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  • In the greater number of mammals the skin is more or less densely clothed with a peculiarly modified form of epidermis known as hair.
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  • It will perch on the topmost bough of a tree, if a tree be near, to watch his proceedings, and the cock exhibits all the astounding gesticulations in which the males of so many other Limicolae indulge during the breeding-season - with certain variations, however, that are peculiarly its own.
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  • The most important mineral is a peculiarly rich argentiferous lead, but gold in small quantities, copper, iron, sulphur, alum and arsenic are also found.
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  • Any type of highly wrought feeling may make a man religious, whether it be theistic or pantheistic; indeed, as a child of Romanticism, Schleiermacher puts a peculiarly high estimate upon the pantheistic type.
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  • Previous to the French Revolution much of the coral trade centred in Marseilles; but since that period, both the procuring of the raw material and the working of it up into the various forms in which it is used have become peculiarly Italian industries, centring largely in Naples, Rome and Genoa.
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  • Among these Arthur Young's Travels in France during the years 1787, 1788 and 1789 (2 vols., Bury St Edmunds, 1792-1794) are peculiarly instructive.
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  • They are useful chiefly as illustrating the ideas and passions of the time, for they give comparatively little information as to facts and that little is peculiarly inaccurate.
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  • Cork possesses a combination of properties which peculiarly fits it for many and diverse uses, for some of which it alone is found applicable.
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  • In later art they approach the model of Artemis, wearing a thin dress, girt high for speed; while on the later painted vases their dress is often peculiarly Persian - that is, close-fitting trousers and a high cap called the kidaris.
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  • From his inscriptions we gather that Nebuchadrezzar was a man of peculiarly religious character.
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  • As regards friendship, Epicurus was a man of peculiarly unexclusive sympathies.
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  • So far, however, there is no ethical difference between Christian faith and that of Judaism, or its later imitation, Mahommedanism; except that the personal affection of loyal trust is peculiarly stirred by the blending of human and divine natures in Christ, and the rule of duty impressively taught by the manifestation of his perfect life.
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  • Then, when Christianity threw off the Mosaic ritual, this religious sense of purity was left with no other sphere besides morality; while, from its highly idealized character, it was peculiarly well adapted for that repression of vicious desires which Christianity claimed as its special function.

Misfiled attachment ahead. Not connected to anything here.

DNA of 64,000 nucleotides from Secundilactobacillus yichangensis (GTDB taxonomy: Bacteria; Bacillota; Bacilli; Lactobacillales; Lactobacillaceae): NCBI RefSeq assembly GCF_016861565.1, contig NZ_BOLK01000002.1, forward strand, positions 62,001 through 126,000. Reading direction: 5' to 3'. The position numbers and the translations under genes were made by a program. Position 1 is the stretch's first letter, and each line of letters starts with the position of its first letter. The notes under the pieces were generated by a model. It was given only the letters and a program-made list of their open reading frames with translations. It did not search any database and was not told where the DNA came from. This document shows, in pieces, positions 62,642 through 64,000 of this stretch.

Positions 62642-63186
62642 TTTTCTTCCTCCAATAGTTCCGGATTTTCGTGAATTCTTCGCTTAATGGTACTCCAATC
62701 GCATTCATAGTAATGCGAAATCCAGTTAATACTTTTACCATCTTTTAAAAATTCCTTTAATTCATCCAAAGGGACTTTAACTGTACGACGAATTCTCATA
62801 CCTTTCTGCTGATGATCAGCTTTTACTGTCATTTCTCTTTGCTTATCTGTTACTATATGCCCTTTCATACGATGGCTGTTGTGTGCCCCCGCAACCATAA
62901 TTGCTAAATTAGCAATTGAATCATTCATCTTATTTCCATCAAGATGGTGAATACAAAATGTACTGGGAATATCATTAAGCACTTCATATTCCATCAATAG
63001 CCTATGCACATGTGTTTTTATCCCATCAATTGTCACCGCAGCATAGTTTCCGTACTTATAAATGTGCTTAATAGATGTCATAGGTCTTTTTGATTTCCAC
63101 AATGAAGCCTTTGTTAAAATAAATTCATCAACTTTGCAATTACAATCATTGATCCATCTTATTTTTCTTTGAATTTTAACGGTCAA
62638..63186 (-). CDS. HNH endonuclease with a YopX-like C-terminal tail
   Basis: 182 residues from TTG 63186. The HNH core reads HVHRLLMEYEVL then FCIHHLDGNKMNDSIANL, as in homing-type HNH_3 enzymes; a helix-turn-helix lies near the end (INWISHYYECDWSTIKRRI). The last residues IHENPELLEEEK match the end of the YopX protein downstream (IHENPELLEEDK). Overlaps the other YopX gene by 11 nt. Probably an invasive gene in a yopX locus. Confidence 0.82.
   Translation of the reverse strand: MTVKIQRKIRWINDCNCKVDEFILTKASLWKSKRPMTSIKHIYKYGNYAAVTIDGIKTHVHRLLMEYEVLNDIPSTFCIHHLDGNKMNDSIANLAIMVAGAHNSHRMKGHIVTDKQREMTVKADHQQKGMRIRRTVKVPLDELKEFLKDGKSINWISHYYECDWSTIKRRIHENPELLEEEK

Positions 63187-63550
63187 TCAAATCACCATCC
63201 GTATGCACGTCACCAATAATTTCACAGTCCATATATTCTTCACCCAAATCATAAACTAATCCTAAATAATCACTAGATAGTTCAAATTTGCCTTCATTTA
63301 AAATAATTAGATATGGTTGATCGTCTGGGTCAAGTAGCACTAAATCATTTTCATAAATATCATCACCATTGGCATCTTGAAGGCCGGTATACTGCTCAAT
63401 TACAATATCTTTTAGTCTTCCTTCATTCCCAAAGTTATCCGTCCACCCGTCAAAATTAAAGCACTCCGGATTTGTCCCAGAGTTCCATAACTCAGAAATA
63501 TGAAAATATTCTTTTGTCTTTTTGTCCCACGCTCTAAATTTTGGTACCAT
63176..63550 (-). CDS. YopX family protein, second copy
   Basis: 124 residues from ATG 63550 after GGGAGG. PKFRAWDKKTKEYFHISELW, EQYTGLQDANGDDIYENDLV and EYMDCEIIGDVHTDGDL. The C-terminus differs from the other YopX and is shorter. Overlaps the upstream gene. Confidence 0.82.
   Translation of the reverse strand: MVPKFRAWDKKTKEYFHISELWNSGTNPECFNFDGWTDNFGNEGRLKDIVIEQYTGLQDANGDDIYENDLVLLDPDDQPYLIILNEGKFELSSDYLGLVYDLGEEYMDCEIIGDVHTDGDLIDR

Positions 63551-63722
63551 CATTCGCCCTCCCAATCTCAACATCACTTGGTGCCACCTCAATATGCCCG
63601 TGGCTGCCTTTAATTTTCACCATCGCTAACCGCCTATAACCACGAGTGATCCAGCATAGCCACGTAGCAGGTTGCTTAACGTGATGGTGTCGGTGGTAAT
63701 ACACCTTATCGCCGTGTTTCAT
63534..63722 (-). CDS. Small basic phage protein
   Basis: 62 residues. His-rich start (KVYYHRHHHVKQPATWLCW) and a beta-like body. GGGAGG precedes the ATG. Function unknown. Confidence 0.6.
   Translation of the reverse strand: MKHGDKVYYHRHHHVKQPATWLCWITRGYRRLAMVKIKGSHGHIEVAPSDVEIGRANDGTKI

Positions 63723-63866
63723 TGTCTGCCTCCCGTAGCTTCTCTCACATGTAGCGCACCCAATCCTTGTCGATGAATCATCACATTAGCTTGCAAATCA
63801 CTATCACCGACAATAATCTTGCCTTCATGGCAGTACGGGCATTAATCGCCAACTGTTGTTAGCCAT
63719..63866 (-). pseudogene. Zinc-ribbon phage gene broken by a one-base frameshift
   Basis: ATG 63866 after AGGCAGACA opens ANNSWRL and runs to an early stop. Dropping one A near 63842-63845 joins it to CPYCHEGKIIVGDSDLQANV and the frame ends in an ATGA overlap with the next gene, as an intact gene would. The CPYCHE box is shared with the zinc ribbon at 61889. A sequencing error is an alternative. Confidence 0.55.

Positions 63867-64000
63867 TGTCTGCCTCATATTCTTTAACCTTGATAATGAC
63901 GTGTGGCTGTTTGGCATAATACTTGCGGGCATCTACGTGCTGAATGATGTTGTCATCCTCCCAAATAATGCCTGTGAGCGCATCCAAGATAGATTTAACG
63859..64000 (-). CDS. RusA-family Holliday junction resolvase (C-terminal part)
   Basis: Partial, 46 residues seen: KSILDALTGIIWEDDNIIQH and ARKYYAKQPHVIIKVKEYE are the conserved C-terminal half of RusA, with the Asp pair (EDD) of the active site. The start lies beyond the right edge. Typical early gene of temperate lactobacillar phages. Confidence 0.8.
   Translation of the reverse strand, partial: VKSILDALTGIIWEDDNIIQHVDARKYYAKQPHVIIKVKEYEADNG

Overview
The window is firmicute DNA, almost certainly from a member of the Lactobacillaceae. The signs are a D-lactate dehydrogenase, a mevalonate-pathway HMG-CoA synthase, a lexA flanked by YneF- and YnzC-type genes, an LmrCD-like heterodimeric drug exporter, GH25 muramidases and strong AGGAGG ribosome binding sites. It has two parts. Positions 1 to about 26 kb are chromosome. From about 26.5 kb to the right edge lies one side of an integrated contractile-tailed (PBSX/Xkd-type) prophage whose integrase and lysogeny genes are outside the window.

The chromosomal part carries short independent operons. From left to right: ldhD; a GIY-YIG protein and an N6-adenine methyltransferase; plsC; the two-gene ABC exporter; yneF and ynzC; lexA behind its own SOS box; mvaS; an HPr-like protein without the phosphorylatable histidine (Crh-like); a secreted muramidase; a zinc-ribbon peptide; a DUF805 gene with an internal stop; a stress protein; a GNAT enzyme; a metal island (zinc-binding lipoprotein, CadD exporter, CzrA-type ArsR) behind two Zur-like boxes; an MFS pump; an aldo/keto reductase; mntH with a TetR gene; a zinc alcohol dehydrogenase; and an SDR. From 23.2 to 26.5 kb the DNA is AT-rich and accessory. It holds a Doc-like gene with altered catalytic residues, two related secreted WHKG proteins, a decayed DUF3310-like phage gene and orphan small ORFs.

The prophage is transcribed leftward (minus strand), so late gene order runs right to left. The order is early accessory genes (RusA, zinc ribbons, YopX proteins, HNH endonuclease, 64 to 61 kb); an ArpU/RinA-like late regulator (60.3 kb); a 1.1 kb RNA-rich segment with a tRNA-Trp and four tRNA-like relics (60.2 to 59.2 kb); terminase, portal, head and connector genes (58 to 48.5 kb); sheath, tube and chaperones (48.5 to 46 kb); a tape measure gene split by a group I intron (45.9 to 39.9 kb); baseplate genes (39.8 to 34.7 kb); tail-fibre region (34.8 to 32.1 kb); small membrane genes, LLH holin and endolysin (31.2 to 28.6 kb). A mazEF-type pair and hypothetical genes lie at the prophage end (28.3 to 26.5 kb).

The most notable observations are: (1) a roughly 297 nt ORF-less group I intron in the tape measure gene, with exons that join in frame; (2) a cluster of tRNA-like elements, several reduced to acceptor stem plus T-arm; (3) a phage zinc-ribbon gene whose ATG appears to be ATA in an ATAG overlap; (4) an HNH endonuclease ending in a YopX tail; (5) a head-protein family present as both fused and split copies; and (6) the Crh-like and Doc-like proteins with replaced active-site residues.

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  • Even the peculiarly Christian virtue of humility, which presents so striking a contrast to the Greek " highmindedness," was to some extent anticipated in the Rabbinic teaching.
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  • Earthquakes are frequent, especially in the districts which are peculiarly volcanic. Historical evidence goes to show that they are closely associated with three naturally defined regions: (I) the region between Skjalfandi and Axarfjdrllr in the north, where violent earth tremblings are extremely common; (2) at Faxafloi, where minor vibrations are frequent; (3) the southern lowlands, between Reykjanes and Myrdalsj6kull, have frequently been devastated by violent earthquake shocks, with great loss of property and life, e.g.
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  • The evacuations possess a peculiarly offensive odour characteristic of the disease.
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  • Such an instance of maturity of mind and of opinion at so early an age would be remarkable under any circumstances; but in Calvin's case it is rendered peculiarly so by the shortness of the time which had elapsed since he gave himself to theological studies.
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  • Though she deprecated excess of ascetic severity in others, she scourged herself habitually, and wore a peculiarly painful haircloth.
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  • But he hesitated to violate an asylum so peculiarly sacred as the Calaurian temple.
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  • Apart from the surroundings of the lough, the neighbouring country is peculiarly desolate.
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  • The older rocks are in many places peculiarly rich in metalliferous ores of all kinds.
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  • There are two children's hospitals, the climate proving peculiarly beneficial in the treatment of scrofulous affections.
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  • Osiris, Horus, Typhon (Seth), Isis and Nephthys were the children of Seb (whom the Greeks identified with Cronus); the myths of their birth were peculiarly savage and obscene.